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Wednesday, September 26, 2007

Calculated Ignorance & Educated Fools

I have been talking with a few of my clients and seminar attendees lately about education and its perceived value in American culture. I hear so many stories of folks with years and years worth of experience who are at the top of their game being let go from jobs in lieu of younger, more technologly-savvy, fresh college graduates. There is a problem rising. Many of these eager youth have little to no real life experience and are only armed with textbook theories in their approach to touchy business situations. They seem to be simply fillers in newly created executive titles with no real input to the future of business.

I am not saying that education is not important. It very much is. I am saying that experience is equally as important. There should be a happy mix of experience and education in every business. Without experience, education can only take you so far. Would you be a willing patient to a surgeon whom had never conducted a surgery but had graduated at the top of his class? I doubt it. Why then would you allow your business to be run solely by an army of the inexperienced? Not only is this a poor business decision it is an incredible risk to your livelihood. There are certain issues that will arise that can only benefit from known best practices. It will save a lot of time, and often money, if you do not have to reinvent the wheel but rather rely on existing information. In essence, what was done in the past that can help you in the current situation?

The bottom line is that in order to protect your bottom line, you have to have a strong knowledge base supported by a strong experience pool. Purposely allowing a bunch of educated fools to run rampant in your business is simply reckless and ignorant.

Happy Living!

1 comment:

Darlene said...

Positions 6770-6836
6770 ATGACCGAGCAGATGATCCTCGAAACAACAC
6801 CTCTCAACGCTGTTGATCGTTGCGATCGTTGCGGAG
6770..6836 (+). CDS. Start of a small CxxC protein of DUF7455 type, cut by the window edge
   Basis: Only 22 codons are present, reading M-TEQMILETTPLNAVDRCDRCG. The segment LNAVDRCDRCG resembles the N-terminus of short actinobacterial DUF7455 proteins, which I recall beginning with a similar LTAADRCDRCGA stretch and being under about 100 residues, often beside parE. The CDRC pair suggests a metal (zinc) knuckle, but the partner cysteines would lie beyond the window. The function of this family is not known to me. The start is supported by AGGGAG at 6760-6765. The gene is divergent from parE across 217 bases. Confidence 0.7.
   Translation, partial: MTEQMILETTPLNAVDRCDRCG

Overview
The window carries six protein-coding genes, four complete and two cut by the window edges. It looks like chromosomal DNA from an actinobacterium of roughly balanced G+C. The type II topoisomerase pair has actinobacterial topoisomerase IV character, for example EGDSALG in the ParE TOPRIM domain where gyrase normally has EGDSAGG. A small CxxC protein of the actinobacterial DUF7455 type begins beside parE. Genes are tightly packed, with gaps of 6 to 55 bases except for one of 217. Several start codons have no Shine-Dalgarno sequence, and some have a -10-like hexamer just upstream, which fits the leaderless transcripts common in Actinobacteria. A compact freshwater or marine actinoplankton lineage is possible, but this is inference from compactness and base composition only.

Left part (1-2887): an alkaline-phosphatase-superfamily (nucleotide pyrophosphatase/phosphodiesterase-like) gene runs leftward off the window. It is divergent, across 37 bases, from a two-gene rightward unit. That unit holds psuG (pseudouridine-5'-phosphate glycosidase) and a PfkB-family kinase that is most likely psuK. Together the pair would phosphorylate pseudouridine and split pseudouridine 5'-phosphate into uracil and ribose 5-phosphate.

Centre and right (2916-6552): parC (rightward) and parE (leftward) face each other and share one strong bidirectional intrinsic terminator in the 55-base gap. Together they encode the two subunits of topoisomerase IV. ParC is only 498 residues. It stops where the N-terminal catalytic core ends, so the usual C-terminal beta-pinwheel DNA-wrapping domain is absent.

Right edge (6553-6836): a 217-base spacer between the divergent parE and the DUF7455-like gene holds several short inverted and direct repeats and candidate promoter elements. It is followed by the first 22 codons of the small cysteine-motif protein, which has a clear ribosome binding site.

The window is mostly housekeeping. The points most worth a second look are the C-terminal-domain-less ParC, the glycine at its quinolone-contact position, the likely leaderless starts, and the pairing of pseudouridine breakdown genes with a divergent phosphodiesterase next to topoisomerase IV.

I whole heartly agree that many organizations are opting to hire young people with no work experience...and in some cases questionable educational or lack thereof credentials. There is little or no effort by many business to provide mentoring or the time for young people to know an organizations history or vision. The few companies that do emphasize life-long learning while gaining on the job experience retain a loyal and productive workfore. I recently read John Assaraf's, "Having It ALL" [http://www.johnassaraf.com/blog/2007/11/06/the-laws-of-earning-money/] in which he states he has throughout his life spent "inordinate amounts of money educating" himself to not only become but also to be considered an expert in his field. This nugget of information says to me that education like experience is dynamic only if you keep working on it and are in an environment that supports and nutures the effort. I am a'grey-panther' opting to stay in secondary education past retirement age. Most likely the only reason the boss lets me stay is that there is not a required retirement age for educators in my school district. If I was in the corporate world I would have been run off, bought out, or stressed out until I resigned....whatever it takes to get my high dollar benefits off the books and on to the government dole. The majority of young people entering my profession are opting out after a few years. Who will build the sense of history or provide the mentoring for the new blood and know what "from the past ..can help...in the current situation" when we few who are seasoned educators leave? The same question applies to business.